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Silver soars to all-time high Add to ...

Silver soared to an all-time high Thursday and gold rose to another record, as the U.S. dollar fell and as signs that the Federal Reserve would maintain a loose monetary policy stoke inflation worries.

Silver briefly climbed to within a whisker of $50 (U.S.) an ounce, eclipsing the peak hit when Texan brothers William Herbert and Nelson Bunker Hunt sought to corner the silver market three decades ago. The metal later pulled back on technical selling.

Option traders reported strong buying of long-dated in-the-money silver calls, indicating bullish investor expectations. Also, the value of gold in terms of silver fell to less than 32 ounces Thursday, the lowest on record according to Reuters data dating back to 1982.

"I don't think the market has topped out. While there are some inflation concerns similar to what we had back in 1980, the reality is that metals are going up as an alternative asset featuring gold, and by proxy silver," said Bill O'Neill, partner of commodities firm Logic Advisors.

Spot silver, which has rocketed nearly 60 per cent so far this year, rose 1.6 per cent to $48.53 an ounce by 3:29 p.m. ET, having earlier hit a record $49.51 an ounce, surpassing a peak of $49.48 on Jan. 18, 1980, set during the Hunt brothers era.

A U.S. jury found that the Hunt brothers conspired to manipulate the prices of silver in 1979-80. During that time the price of U.S. silver futures soared from below $11 an ounce to a record $50.35, then tumbled back to around $11.

Soaring prices also hurt the bottom line of silver manufacturers, including photography company Eastman Kodak, which said Thursday a hike in raw material costs, particularly in silver, led to a decrease in its film business revenue.

Despite a continued decline of film photography, which used to be a major silver buyer, the industrial sector typically consumes half of global silver supply.

Spot gold rose to a lifetime high of $1,538.35 an ounce, breaking records for the ninth time in 10 sessions. It was later up 0.6 per cent at $1,535.60 an ounce, up 0.6 per cent. U.S. June gold futures settled up 0.9 per cent at $1,531.20.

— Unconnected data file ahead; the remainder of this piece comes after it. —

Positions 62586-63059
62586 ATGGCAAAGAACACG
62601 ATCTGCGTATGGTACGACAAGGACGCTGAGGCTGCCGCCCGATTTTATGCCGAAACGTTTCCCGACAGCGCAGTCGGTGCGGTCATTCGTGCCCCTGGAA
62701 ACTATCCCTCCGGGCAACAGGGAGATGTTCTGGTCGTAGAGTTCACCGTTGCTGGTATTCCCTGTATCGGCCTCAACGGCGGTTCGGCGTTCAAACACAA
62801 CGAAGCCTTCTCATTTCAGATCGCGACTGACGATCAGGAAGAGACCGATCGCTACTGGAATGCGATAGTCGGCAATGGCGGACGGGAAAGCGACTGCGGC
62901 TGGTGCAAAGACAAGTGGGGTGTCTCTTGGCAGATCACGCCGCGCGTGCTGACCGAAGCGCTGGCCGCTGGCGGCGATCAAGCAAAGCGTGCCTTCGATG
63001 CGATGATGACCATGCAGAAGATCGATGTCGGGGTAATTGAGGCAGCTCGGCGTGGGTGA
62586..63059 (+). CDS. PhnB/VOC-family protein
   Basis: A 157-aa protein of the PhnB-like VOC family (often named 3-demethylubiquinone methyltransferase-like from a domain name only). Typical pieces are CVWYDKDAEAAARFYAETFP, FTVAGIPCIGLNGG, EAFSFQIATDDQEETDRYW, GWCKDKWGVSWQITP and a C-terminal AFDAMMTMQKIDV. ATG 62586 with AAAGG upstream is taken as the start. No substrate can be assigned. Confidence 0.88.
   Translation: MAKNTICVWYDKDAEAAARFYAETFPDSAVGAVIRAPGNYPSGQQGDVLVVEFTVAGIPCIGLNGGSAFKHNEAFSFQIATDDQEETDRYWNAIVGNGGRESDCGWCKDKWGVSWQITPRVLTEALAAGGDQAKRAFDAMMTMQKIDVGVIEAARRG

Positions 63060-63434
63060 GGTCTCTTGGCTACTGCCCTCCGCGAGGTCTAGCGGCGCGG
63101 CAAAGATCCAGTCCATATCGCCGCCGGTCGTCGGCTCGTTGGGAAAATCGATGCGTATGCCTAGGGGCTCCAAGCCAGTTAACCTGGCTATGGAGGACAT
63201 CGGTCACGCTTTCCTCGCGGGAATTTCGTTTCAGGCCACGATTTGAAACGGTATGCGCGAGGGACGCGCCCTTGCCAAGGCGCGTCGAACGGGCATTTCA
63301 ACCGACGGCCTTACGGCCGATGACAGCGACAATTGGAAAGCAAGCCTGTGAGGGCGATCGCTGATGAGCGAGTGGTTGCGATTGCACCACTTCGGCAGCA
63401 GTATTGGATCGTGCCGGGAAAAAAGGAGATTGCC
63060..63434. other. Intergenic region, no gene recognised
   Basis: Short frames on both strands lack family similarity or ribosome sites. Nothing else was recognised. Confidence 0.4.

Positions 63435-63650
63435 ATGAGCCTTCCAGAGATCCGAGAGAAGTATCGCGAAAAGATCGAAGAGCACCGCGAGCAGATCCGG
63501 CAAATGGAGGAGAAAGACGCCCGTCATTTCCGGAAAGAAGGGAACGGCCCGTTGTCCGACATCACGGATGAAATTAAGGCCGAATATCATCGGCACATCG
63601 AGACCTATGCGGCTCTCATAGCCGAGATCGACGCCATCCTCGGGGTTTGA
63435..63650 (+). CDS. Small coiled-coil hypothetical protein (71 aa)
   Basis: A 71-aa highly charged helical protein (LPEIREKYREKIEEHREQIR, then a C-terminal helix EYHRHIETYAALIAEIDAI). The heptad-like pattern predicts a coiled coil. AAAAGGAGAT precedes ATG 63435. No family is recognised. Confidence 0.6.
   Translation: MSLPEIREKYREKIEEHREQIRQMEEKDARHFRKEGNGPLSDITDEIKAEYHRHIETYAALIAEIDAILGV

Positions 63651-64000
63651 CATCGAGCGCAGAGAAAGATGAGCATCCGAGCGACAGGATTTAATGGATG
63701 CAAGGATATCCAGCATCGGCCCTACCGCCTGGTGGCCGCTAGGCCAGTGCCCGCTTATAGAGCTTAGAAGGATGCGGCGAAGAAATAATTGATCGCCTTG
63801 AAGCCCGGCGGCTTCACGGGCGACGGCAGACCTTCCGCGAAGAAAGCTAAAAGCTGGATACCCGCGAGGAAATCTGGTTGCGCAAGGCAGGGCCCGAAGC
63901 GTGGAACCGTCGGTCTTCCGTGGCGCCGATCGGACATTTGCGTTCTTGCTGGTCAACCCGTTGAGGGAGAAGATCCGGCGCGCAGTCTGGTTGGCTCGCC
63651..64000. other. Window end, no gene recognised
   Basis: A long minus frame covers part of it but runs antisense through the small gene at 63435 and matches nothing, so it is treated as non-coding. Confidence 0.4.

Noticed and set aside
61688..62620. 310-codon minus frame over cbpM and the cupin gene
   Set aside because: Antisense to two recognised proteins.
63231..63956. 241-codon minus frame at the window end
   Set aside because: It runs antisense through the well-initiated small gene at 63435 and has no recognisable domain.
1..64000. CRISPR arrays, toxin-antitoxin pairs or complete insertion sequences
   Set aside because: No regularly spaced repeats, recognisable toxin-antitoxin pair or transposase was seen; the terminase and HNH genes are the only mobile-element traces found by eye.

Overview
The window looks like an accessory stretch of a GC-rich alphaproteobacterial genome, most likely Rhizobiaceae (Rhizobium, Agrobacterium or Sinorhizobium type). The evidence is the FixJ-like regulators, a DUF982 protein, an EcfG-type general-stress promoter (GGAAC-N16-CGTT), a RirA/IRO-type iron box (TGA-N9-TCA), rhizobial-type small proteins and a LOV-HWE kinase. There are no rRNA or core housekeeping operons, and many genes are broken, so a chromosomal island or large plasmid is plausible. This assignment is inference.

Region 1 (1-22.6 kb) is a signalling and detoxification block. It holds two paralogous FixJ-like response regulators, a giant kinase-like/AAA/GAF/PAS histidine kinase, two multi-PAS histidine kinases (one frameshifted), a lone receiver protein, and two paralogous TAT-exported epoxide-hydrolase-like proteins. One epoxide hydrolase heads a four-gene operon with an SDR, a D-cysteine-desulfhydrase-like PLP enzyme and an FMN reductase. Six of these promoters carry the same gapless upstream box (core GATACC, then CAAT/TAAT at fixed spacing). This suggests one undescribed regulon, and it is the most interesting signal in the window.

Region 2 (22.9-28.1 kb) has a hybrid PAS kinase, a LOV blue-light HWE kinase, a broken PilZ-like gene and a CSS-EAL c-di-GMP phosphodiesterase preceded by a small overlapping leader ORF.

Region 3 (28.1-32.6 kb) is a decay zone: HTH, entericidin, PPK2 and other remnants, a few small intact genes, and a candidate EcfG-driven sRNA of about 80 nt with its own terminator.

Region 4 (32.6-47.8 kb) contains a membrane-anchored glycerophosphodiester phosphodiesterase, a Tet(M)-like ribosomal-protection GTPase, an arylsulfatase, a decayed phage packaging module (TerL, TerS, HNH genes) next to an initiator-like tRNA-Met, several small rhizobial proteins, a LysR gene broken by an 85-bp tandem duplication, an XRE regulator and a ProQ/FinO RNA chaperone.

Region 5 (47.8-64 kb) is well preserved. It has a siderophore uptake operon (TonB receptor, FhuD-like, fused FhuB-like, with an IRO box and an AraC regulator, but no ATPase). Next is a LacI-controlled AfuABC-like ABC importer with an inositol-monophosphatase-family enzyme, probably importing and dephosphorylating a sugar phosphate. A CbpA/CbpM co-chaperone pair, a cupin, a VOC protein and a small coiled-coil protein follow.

Precious metals rose after as data showed U.S. economic growth braked sharply in the first quarter as higher food and gasoline prices dampened consumer spending, sending inflation rising at its fastest pace in 2-1/2 years.

Adjusted for inflation, however, the current price of silver is about two-thirds below its record at over $130 an ounce, while gold was only a third below a peak of $2,200. Both records were set in 1980.

Silver has surged 11 per cent in just the last two days, even after Monday's technical failure that almost sent prices toward $50 before pulling back sharply.

Year to date, silver was up almost 60 per cent, currently the best performing commodity, sharply above gold's 8 per cent gain.

On the silver options front, heavy buying of call options indicated investors continued to bet silver prices to rise further.

"I am seeing all types of bullish call buying. They are in the money and far out, including December, March and September calls," said Comex options floor trader Dominick Cognata. "They are looking to buy cheap call spreads because this thing looks like it may shoot up to $70 or $80."

Gold and silver's rally was supported by follow-up buying after Federal Reserve Chairman Ben Bernanke signalled on Wednesday that the U.S. central bank is in no rush to scale back its support for the economy.

"The metal markets are recognizing that [Fed policy]and it is being priced in. What monetization means is that, down the road, we will have more inflation," said Robert Lutts, chief investment officer of Cabot Money Management, which oversees more than $500-million in client assets.

In platinum group metals, platinum gained 0.8 per cent to $1,834.40 an ounce, while palladium rose 1.3 per cent to $773 an ounce.

 

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